From the abstract of Jeremy Kidd and Ryan Walters’ Searching for Scalia in 2018: Measuring the ‘Scalia-ness’ of President Trump’s Supreme Court Shortlist (Jan. 20, 2018):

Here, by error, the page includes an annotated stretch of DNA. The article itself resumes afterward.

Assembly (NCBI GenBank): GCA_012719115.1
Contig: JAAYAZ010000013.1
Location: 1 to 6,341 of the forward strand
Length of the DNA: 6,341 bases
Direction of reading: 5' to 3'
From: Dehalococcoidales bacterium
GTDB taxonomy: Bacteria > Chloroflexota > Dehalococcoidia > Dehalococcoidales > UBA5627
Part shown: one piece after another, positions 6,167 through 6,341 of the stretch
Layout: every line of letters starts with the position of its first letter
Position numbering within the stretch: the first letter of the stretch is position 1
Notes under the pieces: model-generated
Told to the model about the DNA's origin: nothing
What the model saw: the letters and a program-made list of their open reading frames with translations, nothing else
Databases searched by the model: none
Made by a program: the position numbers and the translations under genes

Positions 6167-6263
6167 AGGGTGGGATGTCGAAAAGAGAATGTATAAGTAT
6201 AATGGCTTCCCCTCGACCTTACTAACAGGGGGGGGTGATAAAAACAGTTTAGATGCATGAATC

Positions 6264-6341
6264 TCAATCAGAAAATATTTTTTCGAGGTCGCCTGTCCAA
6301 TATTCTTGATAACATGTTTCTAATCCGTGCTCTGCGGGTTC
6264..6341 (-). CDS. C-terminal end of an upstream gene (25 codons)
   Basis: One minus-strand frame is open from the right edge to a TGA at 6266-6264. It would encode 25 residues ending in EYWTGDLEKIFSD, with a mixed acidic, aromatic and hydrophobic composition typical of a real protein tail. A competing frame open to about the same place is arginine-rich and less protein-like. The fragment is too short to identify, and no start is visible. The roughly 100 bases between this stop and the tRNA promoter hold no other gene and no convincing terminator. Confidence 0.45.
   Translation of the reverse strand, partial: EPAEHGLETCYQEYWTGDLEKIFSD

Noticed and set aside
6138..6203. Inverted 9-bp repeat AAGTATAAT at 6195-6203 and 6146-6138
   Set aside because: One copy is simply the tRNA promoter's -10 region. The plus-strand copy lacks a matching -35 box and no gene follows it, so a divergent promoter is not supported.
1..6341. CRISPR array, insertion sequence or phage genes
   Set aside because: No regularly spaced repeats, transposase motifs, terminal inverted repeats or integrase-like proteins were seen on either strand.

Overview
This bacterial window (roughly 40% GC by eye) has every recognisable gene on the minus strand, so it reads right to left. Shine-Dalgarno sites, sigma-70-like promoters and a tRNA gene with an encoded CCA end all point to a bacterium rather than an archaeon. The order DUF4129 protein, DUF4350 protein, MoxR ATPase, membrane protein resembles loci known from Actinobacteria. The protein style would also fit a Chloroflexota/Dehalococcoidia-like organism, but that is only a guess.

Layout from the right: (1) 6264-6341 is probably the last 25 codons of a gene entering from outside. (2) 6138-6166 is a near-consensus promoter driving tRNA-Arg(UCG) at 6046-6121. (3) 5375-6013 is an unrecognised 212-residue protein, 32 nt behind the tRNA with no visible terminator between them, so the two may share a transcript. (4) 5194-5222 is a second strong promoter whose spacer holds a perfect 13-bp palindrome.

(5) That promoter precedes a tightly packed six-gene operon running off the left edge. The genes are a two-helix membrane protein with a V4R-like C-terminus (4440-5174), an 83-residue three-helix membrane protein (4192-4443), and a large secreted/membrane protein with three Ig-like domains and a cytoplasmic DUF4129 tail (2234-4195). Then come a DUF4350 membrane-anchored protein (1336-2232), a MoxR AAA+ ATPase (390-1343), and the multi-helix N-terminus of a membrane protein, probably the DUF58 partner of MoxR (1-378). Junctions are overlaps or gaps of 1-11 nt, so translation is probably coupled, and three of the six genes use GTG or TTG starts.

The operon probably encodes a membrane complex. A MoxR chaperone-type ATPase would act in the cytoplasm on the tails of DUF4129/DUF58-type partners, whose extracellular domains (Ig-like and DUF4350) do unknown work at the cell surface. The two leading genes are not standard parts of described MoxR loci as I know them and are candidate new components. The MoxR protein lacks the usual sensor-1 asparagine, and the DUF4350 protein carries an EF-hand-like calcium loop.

With rumors of a retirement this summer on the Supreme Court, President Trump may have another chance to fulfill his campaign pledge to nominate justices “in the mold of Justice Scalia.” By initial accounts, he fulfilled that promise with the nomination of Justice Gorsuch, whose early tenure on the Court has been described as rather Scalia-like. Subsequently, the President has expanded his list of potential nominees to twenty-five. However, not all on that shortlist may be similarly “in the mold of Justice Scalia.” We thus updated our previous study measuring the Scalia-ness of the potential nominees. We added Judges Brett Kavanaugh and Amul Thapar. We improved the three original measures: originalism, textualism, and writing separately. We also added three additional measures that were characteristic of Justice Scalia: ghostwriting (the degree clerks play a role in writing a judge’s opinions); years as a law professor; and percentage of one’s life outside of D.C. Finally, for comparison’s sake, we included the lower court records of Chief Justice Roberts and Justices Alito, Sotomayor, and Gorsuch.